To be fair, it's possible we may encounter instances of women in the workplace and men doing housework elsewhere in the series. But having these two books come home simultaneously brought me back to the days of feathered hair, puka shells, and John Travolta in a white disco suit.

Just look at these pages from "Best Mom" and "Jeff's Job."

In November 2009, MoJo reporter Andy Kroll received a tip about a little-known yet powerful firm, the Law Offices of David J. Stern, which handled staggering numbers of foreclosures in southeastern Florida—the throbbing heart of nation's housing crisis. Among the allegations, the tipster had it from insiders that Stern employees were routinely falsifying legal paperwork in an effort to push borrowers out of their homes as quickly—and profitably—as possible.

Intrigued, Kroll started tracking down and interviewing people who'd worked for Stern. He pulled every public record he could find related to Stern's operation, and he called every foreclosure-defense attorney within the lawyer's Sunshine State empire. Taken together, the stories they told seemed unbelievable. Falsified evidence? Contests to see which employee could push a foreclosure case through the courts fastest? Court documents rubber stamped by rookie attorneys who hadn't even read them? Judges so swamped that they overlooked missing court filings? Foreclosures initiated on homeowners who had paid their mortgage bills on time? Lewd shenanigans by the boss? Each person Kroll contacted "gave me some new awful detail I hadn't heard yet," he says. "It just got worse and worse."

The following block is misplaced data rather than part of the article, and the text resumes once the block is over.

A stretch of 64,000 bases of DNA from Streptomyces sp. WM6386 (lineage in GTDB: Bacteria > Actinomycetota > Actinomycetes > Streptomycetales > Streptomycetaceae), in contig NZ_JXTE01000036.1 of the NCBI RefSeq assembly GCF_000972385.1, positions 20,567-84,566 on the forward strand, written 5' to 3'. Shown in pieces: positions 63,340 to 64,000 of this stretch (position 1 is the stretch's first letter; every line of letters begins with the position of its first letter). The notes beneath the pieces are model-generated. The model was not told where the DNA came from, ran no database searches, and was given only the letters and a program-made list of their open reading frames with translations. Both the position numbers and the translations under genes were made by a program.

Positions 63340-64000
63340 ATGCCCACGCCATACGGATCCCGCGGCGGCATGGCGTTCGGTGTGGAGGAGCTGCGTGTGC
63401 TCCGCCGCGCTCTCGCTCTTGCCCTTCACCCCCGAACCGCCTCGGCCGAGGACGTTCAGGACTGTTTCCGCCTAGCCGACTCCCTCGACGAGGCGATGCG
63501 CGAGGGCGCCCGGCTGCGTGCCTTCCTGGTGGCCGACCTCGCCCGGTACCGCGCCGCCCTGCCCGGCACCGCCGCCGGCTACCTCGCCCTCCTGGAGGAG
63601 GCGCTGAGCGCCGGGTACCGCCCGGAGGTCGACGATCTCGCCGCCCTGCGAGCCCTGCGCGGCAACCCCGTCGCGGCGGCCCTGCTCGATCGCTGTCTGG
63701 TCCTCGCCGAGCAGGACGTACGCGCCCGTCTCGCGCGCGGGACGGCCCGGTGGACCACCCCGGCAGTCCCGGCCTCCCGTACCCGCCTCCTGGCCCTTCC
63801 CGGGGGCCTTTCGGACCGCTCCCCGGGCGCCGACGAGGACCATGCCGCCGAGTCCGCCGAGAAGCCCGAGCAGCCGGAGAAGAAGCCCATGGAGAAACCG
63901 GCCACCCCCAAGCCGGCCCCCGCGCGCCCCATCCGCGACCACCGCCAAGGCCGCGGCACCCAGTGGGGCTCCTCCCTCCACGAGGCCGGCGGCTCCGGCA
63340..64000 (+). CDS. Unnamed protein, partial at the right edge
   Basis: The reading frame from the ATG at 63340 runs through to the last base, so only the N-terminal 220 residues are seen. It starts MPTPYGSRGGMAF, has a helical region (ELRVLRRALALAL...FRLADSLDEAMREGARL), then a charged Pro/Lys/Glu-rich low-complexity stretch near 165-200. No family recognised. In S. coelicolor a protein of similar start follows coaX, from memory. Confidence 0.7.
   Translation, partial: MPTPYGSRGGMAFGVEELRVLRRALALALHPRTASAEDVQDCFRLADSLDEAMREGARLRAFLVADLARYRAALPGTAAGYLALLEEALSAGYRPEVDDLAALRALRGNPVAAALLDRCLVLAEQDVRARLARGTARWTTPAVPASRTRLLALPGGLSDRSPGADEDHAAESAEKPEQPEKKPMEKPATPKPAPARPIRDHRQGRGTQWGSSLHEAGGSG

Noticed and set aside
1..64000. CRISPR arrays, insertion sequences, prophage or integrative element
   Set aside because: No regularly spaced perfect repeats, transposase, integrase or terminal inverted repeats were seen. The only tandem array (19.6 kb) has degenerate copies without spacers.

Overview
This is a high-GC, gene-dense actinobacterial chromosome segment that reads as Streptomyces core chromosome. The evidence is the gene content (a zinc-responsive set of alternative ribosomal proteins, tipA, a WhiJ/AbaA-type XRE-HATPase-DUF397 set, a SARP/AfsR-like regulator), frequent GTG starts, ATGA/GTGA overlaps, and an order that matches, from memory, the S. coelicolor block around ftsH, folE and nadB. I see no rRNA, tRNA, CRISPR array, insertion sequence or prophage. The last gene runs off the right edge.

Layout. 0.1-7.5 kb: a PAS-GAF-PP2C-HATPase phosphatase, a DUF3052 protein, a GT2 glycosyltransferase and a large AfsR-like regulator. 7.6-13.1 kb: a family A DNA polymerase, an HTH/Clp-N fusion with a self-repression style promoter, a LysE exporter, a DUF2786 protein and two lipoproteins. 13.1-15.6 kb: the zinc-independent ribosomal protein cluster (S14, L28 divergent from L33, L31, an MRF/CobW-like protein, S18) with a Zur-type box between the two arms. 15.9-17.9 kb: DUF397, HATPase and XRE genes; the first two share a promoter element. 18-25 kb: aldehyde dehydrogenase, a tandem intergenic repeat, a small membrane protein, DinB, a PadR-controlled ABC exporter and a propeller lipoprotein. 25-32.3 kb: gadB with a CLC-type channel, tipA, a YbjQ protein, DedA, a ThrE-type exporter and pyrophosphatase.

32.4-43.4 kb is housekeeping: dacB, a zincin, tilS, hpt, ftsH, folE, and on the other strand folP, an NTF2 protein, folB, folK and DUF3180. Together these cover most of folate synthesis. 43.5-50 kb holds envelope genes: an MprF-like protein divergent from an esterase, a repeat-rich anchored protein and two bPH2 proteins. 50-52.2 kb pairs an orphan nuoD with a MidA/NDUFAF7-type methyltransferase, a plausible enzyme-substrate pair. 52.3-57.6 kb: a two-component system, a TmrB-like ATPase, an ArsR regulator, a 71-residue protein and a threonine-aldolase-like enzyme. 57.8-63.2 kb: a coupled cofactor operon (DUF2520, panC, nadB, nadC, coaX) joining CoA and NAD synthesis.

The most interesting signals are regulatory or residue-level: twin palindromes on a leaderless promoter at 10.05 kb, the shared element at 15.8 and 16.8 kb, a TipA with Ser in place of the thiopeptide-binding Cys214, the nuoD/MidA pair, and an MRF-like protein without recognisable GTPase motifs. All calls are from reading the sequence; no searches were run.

This is Greil Marcus' Brain on "Shuffle"

Author and critic's critic Greil Marcus takes a scholarly approach to writing about pop music. He's covered all the greats of rock 'n' roll for a variety of publications over the years, including Rolling Stone, where he was the magazine's first reviews editor. Among the 18 or so books he's written or edited is 1975's acclaimed Mystery Train, in which he hones in on a handful of musicians in his quest to cement rock 'n' roll within a larger American cultural context. Marcus has paid special attention to the likes of Elvis Presley, Van Morrison—the subject of a book earlier this year—and particularly Bob Dylan. His new collection, out this month, is called Bob Dylan by Greil Marcus: Writings 1968-2010. I reached out to Marcus with a few questions on his current and all-time music faves, new surprises, and, of course, His Royal Bobness.